Managing Power Consumption for Data Rate and Range

Design Constraints

There are two main constraints when designing an efficient power management scheme for wirelessly powered devices.

1. Average Power
The WISP is powered by converting RF energy into DC voltage. However, the available RF power decreases with the square of distance from the RFID reader. So, in order to maximize data rate, we need to perform work efficiently so as to minimize the average power consumption. This in turn will allow us to maximize our data rate. Lets look at an example:

Our wireless distance is 2 meters and we have roughly 100 uW available on average. In one second, we have 100 uW * 1 second = 100 uJ
Algorithm 1 takes 1 ms to execute. Our energy to excecute the algorithm is 1 mA * 1.8V * 1ms = 1.8 uJ. So, we can excecute 100/1.8 = 55 times per second.
Algorithm 2 takes 2 ms to execute. Using the same algebra, we can execute half as fast, or 27 times per second.

Here are some tips on writing power efficient algorithms:
a. Uses registers to keep cycles per instruction low
b. Uses timers instead of while/for loops to perform timing
c. Utilizes low power sleep modes when waiting on external input

2. Operating Voltage
The MSP430 microcontroller (MCU) draws approximately 1 mA running at full speed (200 uA per MHz). This would limit wireless range to under 0.5 meter if the MCU were run continuously. To overcome this limitation, the MCU waits in a low power sleep mode, accumulating stored energy in a capacitor. When sufficient energy is available, the MCU powers on and performs some computation, sensing and/or communication. Note that because our instaneous power consumption is higher than the average incoming RF power available, the voltage stored on the capacitor is drained down. Thus, there must be some time limitation on the time we can spend doing computation.

WISP stores up energy in a capacitor much like storing water in a water tank. The rectifier pump energy into the capacitor, just like pumping water into the water tank. The MCU consumes energy from the storage capacitor, just like dispensing water from the water tank. The electrical models are relatively simple:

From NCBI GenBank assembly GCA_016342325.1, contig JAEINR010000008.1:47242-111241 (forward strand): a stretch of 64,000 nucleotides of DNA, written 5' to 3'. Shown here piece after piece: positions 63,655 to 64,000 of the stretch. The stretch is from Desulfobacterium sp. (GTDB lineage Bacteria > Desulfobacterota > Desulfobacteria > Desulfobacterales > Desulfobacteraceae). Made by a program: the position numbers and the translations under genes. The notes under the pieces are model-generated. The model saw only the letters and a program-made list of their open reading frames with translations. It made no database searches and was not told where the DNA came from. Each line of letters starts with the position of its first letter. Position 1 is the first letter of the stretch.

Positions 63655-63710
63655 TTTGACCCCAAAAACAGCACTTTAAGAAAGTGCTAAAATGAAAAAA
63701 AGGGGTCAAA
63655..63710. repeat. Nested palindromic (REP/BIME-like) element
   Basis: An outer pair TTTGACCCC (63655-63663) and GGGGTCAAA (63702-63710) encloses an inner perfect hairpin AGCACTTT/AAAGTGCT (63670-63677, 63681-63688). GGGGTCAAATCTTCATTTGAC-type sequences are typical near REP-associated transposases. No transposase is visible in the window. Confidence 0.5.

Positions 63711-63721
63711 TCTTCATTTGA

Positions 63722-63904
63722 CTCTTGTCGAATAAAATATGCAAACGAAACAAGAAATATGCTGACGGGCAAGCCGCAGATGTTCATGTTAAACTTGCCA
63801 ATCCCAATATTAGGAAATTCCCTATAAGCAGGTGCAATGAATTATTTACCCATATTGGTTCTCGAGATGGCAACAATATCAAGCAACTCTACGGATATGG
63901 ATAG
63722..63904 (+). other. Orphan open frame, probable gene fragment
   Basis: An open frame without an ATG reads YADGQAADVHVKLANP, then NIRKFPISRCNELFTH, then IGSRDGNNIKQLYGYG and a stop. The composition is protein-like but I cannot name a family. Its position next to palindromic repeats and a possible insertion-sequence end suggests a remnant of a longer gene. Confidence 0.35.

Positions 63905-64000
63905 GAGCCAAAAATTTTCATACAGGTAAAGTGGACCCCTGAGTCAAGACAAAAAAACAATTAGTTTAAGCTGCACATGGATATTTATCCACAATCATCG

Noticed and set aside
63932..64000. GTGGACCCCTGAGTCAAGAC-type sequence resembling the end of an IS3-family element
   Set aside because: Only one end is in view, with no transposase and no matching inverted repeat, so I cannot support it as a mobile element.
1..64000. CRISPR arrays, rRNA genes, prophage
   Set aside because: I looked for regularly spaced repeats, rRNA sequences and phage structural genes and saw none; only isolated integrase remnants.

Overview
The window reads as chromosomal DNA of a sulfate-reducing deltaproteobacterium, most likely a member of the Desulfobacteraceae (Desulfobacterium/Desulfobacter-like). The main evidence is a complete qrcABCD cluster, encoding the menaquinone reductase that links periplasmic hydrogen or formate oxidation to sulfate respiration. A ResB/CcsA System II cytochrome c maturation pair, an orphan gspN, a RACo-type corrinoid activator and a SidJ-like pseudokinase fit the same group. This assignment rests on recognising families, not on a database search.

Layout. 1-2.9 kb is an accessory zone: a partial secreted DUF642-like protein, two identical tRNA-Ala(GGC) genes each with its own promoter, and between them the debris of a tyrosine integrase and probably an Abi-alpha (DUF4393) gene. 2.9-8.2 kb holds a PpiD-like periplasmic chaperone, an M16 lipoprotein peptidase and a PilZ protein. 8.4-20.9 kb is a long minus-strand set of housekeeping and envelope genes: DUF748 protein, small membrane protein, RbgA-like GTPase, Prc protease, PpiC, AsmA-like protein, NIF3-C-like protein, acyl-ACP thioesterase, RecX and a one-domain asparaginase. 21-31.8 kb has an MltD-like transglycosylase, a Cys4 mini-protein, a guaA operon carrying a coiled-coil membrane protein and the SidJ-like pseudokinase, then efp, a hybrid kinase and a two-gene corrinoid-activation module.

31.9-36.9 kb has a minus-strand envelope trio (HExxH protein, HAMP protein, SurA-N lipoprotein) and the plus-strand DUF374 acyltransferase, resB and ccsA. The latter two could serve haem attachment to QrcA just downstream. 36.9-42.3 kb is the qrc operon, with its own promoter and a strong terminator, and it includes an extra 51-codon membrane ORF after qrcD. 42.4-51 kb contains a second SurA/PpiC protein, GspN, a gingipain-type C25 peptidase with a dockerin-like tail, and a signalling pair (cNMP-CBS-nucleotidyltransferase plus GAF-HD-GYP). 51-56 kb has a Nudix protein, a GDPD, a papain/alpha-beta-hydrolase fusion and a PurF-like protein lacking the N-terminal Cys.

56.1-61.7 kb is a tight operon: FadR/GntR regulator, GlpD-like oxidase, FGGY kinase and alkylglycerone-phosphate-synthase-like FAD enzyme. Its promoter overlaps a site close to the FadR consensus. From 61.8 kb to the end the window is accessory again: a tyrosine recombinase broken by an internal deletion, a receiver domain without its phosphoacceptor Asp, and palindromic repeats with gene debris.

The energy stored in the capacitor, E = 0.5 * C * V * V
where C = 10uF and V = volts on the capacitor

The rate of capacitor discharge, or current consumption, I = C dV / dT
where again C = 10uF and dV = change in voltage and dT = time duration

Keeping in mind that the MCU needs 1.8 V to operate, if we charge the storage capacitor to 2 V, and our MCU draws 1 mA, we can run for 2 ms before needing to recharge the capacitor. Note that the MCU consumes relatively constant energy per instruction regardless of clock rate, so there is little benefit to reducing clock rate in order to decrease power consumption. The exception to this rule is if the MCU is consuming clock cycles without performing computation, such as a for loop to create a time delay.

[ TODO: insert figure from scope showing dv / dt during query & ack from dev page.
possibly compare / contrast purple to red dv /dt. I = 10uf * dv/dt = 420 uA versus 580 uA]

Design Methods

We need to accumulate voltage to do a task. The fastest way to accumulate voltage is in sleep mode. However, in sleep mode we have only the hardware supervisor to generate an external interrupt to wake us (at ~1.9V). To wait for more voltage, we need to set up periodic polling. This is done by using the analog voltage sampling module. Both are described below:

1. Hardware supervisor

  • The voltage supervisor (SV) is connected to P2.4, or VOLTAGE_SV_PIN on Port 2.
  • The voltage supervisor allows the WISP to wait in LPM4 (very low power mode) until we have enough stored energy to some some useful task.
  • We don't need to poll when we use the HW SV because the SV generates a hardware interrupt, which will automagically wake the MCU.

2. Analog Voltage Sampling

  • This requires active polling; there is no hardware interrupt
  • Sleep current is increased slightly using the VLO or 32kHz crystal oscillators as clock sources.
  • Vout ranges from 0 to 5.5V. It is divided by 3 in the analog domain before reaching the ADC. This scales the input down to 0 to ~1.8V.
  • The ADC reference voltages are 0 and vdd (1.8V). The ADC output code = 1024 * V(in) / 1.8V
  • So: Vout = 3 * 1.8V * [output code] / 1024.
  • Multiply and divide are expensive operations in the MCU. Since we have a linear transfer function, we can do some approximations or precompute the analog voltages you need as #defines. This is used in blinky.c in WISP code examples

For a live example utilizing both mechanisms, see the blinky.c code (WISP code examples)



Or head over to the discussion board!